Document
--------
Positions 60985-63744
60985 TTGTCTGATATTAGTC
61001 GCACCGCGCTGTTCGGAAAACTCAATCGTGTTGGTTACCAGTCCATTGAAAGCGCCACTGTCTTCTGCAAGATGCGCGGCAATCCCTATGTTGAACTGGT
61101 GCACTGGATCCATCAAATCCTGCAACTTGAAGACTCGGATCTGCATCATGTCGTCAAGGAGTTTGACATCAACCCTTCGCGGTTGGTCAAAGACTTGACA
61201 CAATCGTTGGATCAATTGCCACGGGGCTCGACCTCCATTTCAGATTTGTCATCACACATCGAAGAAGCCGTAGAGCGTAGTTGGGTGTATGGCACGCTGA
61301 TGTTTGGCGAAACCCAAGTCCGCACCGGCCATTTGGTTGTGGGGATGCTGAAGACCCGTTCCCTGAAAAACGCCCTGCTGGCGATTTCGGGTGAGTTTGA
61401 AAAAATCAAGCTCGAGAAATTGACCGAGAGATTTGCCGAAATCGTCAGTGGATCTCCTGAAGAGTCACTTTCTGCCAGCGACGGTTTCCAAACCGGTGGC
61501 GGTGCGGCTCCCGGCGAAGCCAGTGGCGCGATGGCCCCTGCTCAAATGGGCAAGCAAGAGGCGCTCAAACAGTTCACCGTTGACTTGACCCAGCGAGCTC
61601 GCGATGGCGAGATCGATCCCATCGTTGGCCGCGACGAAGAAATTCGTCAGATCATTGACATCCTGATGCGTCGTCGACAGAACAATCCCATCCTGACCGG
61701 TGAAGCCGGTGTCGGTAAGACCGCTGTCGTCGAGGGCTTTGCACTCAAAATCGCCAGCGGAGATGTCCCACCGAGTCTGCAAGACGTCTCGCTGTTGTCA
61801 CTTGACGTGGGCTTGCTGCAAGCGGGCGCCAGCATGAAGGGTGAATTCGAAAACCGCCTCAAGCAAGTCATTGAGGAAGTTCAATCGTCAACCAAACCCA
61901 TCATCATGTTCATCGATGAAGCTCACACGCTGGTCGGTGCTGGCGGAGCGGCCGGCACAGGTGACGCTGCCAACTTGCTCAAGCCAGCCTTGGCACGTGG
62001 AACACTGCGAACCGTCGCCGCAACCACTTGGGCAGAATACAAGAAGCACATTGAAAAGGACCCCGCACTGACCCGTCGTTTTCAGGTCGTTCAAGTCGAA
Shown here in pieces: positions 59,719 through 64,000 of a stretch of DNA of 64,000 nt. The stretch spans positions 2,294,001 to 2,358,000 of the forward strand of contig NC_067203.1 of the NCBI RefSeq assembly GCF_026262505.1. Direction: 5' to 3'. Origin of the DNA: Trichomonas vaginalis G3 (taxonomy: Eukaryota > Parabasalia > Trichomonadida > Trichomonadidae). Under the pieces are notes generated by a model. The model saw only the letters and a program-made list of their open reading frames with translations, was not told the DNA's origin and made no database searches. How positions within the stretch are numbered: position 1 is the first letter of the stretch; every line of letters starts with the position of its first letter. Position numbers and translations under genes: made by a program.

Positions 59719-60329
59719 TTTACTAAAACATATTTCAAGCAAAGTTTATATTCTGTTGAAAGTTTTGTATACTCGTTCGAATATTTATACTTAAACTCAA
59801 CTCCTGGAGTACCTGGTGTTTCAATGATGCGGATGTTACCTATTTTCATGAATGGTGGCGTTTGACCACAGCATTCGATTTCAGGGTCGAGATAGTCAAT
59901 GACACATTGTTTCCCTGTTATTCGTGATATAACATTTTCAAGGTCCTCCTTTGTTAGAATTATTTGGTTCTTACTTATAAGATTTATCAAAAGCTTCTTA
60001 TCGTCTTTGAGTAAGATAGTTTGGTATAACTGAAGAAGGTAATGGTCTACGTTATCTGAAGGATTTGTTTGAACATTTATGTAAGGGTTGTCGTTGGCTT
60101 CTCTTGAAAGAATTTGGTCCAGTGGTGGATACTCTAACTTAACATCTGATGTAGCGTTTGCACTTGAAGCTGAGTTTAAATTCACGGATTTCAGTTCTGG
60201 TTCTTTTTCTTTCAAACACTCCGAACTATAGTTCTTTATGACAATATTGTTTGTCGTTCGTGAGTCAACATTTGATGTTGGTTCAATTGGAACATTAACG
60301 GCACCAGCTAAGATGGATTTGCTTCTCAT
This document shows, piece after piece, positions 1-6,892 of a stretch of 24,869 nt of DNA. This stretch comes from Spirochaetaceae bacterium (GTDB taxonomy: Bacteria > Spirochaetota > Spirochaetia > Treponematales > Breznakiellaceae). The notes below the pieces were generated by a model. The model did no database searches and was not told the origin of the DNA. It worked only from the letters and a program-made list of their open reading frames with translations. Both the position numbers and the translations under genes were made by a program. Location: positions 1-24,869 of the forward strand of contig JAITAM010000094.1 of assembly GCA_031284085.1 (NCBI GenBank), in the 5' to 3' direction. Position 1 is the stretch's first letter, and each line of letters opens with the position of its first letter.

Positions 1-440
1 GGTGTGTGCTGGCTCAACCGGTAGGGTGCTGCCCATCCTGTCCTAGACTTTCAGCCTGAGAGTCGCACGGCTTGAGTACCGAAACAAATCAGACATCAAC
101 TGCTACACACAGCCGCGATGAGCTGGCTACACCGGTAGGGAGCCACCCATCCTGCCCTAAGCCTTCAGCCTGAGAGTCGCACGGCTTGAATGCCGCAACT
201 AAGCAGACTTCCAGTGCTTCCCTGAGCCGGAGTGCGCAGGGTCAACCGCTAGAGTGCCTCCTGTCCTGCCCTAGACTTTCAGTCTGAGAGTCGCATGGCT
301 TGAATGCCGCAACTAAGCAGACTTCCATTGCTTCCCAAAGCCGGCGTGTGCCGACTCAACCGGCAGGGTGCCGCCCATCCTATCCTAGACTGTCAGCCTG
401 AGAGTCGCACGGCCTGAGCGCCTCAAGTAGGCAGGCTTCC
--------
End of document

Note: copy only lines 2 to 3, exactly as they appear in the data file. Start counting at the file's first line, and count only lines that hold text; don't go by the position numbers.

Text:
60985 TTGTCTGATATTAGTC
61001 GCACCGCGCTGTTCGGAAAACTCAATCGTGTTGGTTACCAGTCCATTGAAAGCGCCACTGTCTTCTGCAAGATGCGCGGCAATCCCTATGTTGAACTGGT